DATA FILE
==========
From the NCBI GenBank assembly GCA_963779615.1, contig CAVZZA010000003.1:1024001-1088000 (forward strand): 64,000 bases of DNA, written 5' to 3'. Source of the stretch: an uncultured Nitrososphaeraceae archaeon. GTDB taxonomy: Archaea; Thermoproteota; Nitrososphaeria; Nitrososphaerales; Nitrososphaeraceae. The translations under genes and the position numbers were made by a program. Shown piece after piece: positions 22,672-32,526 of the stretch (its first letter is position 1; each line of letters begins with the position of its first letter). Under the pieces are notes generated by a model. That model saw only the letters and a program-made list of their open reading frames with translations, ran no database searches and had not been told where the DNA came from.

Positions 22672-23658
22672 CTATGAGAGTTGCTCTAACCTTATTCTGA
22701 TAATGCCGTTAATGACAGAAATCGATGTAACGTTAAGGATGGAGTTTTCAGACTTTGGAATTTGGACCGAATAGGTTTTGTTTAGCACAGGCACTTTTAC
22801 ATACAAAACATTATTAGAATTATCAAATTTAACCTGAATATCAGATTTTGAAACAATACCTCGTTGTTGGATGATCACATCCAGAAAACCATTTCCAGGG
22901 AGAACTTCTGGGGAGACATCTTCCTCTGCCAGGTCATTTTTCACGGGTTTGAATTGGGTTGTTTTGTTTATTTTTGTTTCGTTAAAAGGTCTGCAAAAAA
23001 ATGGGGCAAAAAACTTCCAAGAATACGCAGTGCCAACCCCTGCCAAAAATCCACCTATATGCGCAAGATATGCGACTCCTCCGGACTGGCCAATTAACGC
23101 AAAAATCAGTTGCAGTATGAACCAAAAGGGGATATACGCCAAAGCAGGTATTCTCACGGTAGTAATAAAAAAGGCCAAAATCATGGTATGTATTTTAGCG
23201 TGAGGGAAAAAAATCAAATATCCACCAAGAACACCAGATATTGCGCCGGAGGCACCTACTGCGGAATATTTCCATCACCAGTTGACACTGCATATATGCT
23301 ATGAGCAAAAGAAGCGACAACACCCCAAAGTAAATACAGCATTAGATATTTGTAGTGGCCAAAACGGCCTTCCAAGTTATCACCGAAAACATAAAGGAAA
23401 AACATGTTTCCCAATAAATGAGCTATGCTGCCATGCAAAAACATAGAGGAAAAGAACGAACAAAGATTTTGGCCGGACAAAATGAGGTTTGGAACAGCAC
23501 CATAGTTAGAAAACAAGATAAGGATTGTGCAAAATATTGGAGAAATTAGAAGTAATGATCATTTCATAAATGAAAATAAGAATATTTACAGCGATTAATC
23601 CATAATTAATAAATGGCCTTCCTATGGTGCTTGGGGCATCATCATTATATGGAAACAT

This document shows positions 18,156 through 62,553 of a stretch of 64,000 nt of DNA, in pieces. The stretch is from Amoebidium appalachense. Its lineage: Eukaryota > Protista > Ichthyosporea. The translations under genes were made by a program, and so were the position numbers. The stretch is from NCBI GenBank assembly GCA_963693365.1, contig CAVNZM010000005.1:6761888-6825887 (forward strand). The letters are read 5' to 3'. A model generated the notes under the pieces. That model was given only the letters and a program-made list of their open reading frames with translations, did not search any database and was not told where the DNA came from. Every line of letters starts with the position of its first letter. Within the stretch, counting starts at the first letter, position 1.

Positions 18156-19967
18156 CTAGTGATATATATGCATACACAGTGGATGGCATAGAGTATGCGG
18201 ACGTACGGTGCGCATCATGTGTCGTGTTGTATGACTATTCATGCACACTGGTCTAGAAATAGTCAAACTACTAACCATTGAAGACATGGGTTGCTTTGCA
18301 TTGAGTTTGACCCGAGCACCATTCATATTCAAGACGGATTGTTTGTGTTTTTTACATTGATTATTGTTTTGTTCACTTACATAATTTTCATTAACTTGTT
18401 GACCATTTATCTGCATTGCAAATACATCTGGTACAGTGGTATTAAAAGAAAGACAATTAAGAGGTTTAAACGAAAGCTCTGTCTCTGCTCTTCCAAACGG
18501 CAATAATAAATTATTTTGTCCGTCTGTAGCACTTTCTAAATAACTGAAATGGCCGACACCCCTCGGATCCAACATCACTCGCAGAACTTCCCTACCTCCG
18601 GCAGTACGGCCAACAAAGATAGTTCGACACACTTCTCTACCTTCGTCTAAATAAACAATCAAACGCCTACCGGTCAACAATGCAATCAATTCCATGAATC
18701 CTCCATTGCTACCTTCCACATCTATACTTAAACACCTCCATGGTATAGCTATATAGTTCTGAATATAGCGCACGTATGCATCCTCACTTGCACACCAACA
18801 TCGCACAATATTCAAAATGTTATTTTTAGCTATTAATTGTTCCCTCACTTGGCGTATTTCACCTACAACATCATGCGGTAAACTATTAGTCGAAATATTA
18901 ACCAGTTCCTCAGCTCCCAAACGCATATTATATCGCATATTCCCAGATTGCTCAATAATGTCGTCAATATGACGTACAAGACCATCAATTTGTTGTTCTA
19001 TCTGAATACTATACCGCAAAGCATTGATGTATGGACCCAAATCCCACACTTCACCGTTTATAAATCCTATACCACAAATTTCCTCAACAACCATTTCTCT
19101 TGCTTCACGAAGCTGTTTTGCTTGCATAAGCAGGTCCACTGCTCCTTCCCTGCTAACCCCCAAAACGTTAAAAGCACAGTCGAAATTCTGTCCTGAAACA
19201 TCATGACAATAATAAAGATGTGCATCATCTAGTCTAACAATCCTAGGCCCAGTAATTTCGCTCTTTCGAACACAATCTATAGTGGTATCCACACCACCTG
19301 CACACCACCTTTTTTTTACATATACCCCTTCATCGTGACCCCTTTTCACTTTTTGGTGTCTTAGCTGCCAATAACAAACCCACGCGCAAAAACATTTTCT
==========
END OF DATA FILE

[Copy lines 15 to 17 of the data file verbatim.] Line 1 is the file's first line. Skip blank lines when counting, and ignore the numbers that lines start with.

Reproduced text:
Positions 18156-19967
18156 CTAGTGATATATATGCATACACAGTGGATGGCATAGAGTATGCGG
18201 ACGTACGGTGCGCATCATGTGTCGTGTTGTATGACTATTCATGCACACTGGTCTAGAAATAGTCAAACTACTAACCATTGAAGACATGGGTTGCTTTGCA